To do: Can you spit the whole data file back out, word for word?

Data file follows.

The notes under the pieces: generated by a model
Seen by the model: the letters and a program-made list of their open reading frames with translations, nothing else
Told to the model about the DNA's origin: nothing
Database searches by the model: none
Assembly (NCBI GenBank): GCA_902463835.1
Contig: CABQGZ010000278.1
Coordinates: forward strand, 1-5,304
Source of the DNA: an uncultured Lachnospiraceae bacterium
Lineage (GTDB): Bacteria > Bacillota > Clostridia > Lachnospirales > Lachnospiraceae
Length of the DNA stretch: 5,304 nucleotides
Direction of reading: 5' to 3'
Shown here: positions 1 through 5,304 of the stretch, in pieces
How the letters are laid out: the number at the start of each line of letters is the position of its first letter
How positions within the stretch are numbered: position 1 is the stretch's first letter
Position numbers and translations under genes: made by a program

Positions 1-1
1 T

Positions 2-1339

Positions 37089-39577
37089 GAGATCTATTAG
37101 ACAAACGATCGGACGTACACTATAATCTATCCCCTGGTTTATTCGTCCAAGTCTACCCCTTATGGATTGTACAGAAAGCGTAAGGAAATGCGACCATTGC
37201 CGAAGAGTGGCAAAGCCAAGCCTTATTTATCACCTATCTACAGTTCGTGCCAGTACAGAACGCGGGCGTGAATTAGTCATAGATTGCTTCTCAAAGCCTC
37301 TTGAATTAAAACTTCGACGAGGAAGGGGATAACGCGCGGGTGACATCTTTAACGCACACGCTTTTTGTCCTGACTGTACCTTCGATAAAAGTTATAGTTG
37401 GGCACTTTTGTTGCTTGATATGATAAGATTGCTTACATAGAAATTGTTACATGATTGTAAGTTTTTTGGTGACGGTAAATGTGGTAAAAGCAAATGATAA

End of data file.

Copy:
The notes under the pieces: generated by a model
Seen by the model: the letters and a program-made list of their open reading frames with translations, nothing else
Told to the model about the DNA's origin: nothing
Database searches by the model: none
Assembly (NCBI GenBank): GCA_902463835.1
Contig: CABQGZ010000278.1
Coordinates: forward strand, 1-5,304
Source of the DNA: an uncultured Lachnospiraceae bacterium
Lineage (GTDB): Bacteria > Bacillota > Clostridia > Lachnospirales > Lachnospiraceae
Length of the DNA stretch: 5,304 nucleotides
Direction of reading: 5' to 3'
Shown here: positions 1 through 5,304 of the stretch, in pieces
How the letters are laid out: the number at the start of each line of letters is the position of its first letter
How positions within the stretch are numbered: position 1 is the stretch's first letter
Position numbers and translations under genes: made by a program

Positions 1-1
1 T

Positions 2-1339

Positions 37089-39577
37089 GAGATCTATTAG
37101 ACAAACGATCGGACGTACACTATAATCTATCCCCTGGTTTATTCGTCCAAGTCTACCCCTTATGGATTGTACAGAAAGCGTAAGGAAATGCGACCATTGC
37201 CGAAGAGTGGCAAAGCCAAGCCTTATTTATCACCTATCTACAGTTCGTGCCAGTACAGAACGCGGGCGTGAATTAGTCATAGATTGCTTCTCAAAGCCTC
37301 TTGAATTAAAACTTCGACGAGGAAGGGGATAACGCGCGGGTGACATCTTTAACGCACACGCTTTTTGTCCTGACTGTACCTTCGATAAAAGTTATAGTTG
37401 GGCACTTTTGTTGCTTGATATGATAAGATTGCTTACATAGAAATTGTTACATGATTGTAAGTTTTTTGGTGACGGTAAATGTGGTAAAAGCAAATGATAA